All that is about to change with the all-new Amaze that's slated for launch early next year. But, let's not forget what made Honda famous, shall we?


As soon as we lined up both these cars together, we realized that they had more things in common than what we had initially thought. They both look classy and elegant, with bits of sportiness and aggression thrown in for good measure. The lines are so clean that we haven't grown tired of looking at them so many years after launch. In short, they impress without trying too hard.

The City VTEC came to India at a time when Mitsubishi Lancer was at its marauding best. The Lancer was the default choice of youngsters then and a main reason was its 'too-good-to-believe' stock looks and extremely mod-friendly nature. With the City VTEC, Honda nailed those two criteria and immediately captured the hearts of the enthusiasts. Though the basic design was similar to other variants of the City, the VTEC had a few exclusive touches like dual chrome-tipped exhaust pipes, a beautifully-crafted boot spoiler and those classic alloy wheels, that made the car stand out. The best part is that a well-maintained or nicely-modified example will attract stares even today.

The car that we drove, with its modified grille, projector headlights and smoked taillights, evoked positive reactions from passers-by. Not bad at all, for a car that was launched more than a decade back, we think. So, where does this leave the Civic that's accompanying the City VTEC?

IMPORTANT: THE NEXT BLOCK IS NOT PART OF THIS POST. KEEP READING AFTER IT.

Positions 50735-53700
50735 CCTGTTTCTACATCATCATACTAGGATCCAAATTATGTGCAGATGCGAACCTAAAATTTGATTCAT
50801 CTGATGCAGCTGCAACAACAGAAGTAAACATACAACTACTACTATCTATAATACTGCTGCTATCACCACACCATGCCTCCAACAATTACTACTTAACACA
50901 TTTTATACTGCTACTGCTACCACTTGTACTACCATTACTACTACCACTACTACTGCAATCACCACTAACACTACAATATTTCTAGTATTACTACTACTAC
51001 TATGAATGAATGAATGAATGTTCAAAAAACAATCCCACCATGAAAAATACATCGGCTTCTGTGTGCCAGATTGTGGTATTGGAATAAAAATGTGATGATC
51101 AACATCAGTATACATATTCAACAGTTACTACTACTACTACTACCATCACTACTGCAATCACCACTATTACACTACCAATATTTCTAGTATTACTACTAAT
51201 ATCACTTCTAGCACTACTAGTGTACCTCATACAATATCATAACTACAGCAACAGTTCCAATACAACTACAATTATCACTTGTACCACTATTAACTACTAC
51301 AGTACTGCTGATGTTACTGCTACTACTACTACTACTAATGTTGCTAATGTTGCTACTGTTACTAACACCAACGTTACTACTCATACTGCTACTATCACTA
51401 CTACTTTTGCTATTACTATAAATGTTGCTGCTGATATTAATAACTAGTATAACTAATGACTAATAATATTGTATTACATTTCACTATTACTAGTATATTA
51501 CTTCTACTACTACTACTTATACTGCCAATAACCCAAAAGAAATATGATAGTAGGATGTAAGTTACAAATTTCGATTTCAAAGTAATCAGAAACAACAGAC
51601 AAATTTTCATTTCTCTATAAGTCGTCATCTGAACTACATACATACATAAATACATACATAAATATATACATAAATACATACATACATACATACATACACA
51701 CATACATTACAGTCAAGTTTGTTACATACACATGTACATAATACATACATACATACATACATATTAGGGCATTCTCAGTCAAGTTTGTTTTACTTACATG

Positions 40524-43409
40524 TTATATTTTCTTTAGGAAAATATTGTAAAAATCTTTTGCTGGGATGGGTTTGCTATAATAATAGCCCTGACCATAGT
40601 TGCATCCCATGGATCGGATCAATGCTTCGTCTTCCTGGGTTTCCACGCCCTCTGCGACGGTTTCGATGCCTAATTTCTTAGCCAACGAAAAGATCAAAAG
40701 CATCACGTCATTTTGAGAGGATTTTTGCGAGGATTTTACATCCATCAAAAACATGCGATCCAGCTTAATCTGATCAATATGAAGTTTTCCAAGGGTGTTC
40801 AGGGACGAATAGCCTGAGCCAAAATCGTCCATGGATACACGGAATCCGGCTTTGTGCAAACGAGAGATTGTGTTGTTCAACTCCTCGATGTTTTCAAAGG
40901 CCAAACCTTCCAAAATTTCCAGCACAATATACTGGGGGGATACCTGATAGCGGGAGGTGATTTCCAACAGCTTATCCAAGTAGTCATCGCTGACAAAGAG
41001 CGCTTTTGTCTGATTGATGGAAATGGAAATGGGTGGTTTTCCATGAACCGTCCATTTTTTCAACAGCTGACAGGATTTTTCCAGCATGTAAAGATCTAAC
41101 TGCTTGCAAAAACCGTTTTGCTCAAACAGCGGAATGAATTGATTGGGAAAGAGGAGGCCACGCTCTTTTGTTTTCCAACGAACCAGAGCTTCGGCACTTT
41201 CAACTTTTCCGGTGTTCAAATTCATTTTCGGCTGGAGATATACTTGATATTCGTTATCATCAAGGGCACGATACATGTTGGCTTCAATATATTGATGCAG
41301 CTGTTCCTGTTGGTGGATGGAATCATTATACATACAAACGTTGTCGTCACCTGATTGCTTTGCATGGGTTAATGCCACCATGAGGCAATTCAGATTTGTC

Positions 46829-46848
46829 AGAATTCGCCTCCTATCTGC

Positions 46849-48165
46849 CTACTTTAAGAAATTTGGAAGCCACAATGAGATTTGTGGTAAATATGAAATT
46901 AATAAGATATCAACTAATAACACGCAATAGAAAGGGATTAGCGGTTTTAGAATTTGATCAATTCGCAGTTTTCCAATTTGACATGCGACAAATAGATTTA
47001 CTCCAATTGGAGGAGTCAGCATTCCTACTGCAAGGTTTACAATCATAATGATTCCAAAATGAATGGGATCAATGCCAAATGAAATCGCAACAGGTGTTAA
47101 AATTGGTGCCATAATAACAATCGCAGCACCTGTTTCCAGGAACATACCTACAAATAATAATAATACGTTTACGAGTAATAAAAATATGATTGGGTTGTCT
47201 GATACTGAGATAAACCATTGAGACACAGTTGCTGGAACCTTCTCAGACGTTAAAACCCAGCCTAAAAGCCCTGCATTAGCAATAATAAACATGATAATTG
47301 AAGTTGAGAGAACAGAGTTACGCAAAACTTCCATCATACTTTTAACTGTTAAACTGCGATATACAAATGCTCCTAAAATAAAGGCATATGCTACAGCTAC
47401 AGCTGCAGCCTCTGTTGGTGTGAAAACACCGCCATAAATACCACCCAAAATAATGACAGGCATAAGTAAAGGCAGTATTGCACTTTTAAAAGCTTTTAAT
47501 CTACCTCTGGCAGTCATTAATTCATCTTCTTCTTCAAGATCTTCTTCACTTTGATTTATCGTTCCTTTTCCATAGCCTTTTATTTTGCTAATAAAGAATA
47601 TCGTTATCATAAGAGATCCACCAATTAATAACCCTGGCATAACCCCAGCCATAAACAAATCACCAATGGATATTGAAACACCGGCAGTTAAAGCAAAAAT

That the Civic floored the media and the public alike when it was launched in 2006 isn't something that we don't know. The car was stunning and redefined the term 'modern'. It seemed that adjectives like sleek, aerodynamic and sporty existed just to define this car. The wrap-around headlights with its characteristic kink, the beautifully-sculpted fenders, pillars and wheel arches and the double-barrel taillights that extend into the boot looked like nothing else on the road.

Subtle chrome bits in grille, door handles, side strips and exhaust pipes lent a touch of class. On the whole, the Civic, with its different parts merging with each other seamlessly, was an astonishingly-beautiful sedan that was going to be hard to replace.